Universität KonstanzExzellenzcluster: Kulturelle Grundlagen von Integration

La preocupació

Mallorcan Antisemitism as Negative Integration - Ethnogenetic Functionalization and Cultural Negotiation of a Stigmatized Third Figure

Prof. Dr. Pere Joan i Tous


In virtually exemplary fashion, Mallorcan antixuetisme, as perhaps the most authetic form of European antisemitism, forms a hermeneutical field in which a sustained and multilevel process of social and symbolic exclusion can be understood. This project thus substantiates its implied linkage with the overall focus of the Excellence Cluster, especially in the areas of  “narrative theory as cultural theory“ and the “cultural dynamics of religion.”

The history of Mallorcan antisemitism in the wake of the self-dissolution of the Aljama by a collective conversion of its members (in 1435) has been well documented. But it has only been worked through in an extremely selective manner.  The effects of the Inquisition on Mallorca have primarily been examined from an authentically historiographical and institutional perspective. The highly complex endogamic strategies which insured the continuity of a crypto-Jewish collective until the end of the 17th century have also been analyzed compellingly in their social-anthropological dimensions. At the same time, what is lacking at present is a comprehensive study with a cultural-scientific orientation on the multifaceted narrative construction of the xueta as an unfamiliar component of Mallorcan society, as an alienated third figure, the presence of which unsettles the narcisstically inclined duality of the “ancient Christian” Mallorcan and his ideal self.  This self is thus magnified as immaculately “pure” because it is not “contaminated” with Jewish elements, thus rendering the xueta as radically other for all eternity, in opposition as well to the logic of baptism upheld for centuries and officially by the church. This will thus be the first study that deals intensively with La fe triunfante, while depicting this Baroque text dramatizing the autos de fe of 1691 as a type of intellectual festival, as the originary narrative of antixuetisme in a more specific sense.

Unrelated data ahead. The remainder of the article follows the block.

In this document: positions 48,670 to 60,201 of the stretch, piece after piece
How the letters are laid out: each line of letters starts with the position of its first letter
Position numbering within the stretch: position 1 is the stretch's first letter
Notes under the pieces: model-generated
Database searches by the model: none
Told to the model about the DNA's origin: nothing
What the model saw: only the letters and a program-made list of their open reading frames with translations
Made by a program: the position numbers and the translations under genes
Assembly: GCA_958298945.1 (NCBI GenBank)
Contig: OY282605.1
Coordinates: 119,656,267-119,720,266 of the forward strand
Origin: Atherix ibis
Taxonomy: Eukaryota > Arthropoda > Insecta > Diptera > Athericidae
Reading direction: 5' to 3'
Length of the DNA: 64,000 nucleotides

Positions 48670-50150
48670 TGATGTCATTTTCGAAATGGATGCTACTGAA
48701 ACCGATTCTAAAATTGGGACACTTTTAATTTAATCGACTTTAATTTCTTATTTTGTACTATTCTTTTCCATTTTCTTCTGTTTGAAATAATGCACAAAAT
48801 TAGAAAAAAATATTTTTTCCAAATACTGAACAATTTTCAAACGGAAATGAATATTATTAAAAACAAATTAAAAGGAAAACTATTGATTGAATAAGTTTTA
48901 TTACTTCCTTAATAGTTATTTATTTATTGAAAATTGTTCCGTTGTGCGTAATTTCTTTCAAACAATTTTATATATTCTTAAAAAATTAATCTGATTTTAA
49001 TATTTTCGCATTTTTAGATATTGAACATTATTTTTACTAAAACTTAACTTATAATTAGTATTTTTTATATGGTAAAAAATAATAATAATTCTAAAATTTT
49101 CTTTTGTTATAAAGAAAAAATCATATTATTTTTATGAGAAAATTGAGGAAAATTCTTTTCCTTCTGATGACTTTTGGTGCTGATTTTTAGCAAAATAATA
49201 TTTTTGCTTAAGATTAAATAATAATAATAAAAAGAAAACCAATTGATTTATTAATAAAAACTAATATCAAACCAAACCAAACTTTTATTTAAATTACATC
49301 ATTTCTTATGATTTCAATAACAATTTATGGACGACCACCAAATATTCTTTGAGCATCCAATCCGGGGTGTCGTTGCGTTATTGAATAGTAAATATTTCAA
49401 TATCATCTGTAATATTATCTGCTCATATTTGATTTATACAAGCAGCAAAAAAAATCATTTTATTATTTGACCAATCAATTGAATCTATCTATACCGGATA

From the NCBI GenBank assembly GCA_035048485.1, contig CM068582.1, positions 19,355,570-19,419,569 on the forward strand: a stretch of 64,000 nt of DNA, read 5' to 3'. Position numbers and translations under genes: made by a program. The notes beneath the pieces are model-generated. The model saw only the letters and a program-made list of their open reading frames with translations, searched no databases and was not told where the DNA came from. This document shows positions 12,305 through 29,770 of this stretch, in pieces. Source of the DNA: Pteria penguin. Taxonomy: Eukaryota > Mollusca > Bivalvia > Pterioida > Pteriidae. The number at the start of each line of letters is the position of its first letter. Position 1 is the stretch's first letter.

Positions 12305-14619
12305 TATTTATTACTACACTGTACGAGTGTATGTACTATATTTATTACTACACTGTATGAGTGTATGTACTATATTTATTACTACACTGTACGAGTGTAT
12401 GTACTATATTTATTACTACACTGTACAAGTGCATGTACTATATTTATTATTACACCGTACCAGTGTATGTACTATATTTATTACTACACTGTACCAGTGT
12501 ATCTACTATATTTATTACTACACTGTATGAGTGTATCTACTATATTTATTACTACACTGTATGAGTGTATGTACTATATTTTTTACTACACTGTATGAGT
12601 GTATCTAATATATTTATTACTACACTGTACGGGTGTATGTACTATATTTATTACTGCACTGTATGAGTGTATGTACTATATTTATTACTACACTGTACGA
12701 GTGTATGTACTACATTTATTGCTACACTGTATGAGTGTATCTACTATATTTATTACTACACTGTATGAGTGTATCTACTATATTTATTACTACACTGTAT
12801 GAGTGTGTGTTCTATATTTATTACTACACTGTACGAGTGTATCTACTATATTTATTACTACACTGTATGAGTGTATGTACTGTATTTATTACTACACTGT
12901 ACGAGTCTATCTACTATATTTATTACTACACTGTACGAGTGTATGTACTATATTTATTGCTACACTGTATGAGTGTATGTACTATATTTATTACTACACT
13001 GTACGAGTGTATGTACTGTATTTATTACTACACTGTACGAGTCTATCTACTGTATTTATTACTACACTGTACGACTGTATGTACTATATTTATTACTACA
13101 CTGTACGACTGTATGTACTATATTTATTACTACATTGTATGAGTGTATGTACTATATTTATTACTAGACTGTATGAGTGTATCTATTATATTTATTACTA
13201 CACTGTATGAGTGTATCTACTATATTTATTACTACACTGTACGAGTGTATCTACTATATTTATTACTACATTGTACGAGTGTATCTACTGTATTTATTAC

In particular, the staging moment of narration will be emphasized as such, since it demonstrates in a virtually paradigmatic fashion the sequential ordering of a social drama from crypto-Judaism’s religious rupturing of norms to the crisis emerging from the attempt at flight (and its control by means of an Inquisitorial legal process) all the way to the ultimate separation enacted in the auto-da-fé as the alientation of the xueta collective. Yet the performative dimension of auto-da-fé, narrated in its full detail—and not least in terms of its highly suspenseful semantics of space—is supposed to produce both meaning and evidence. In the process, the auto-da-fé is itself staged as a boundary narrative. In the forefront of this, numerous processions having a labyrinthian aspect in their overall structure take place in the core area of the town center, while the concluding “cremadissa” itself takes place outside the town walls.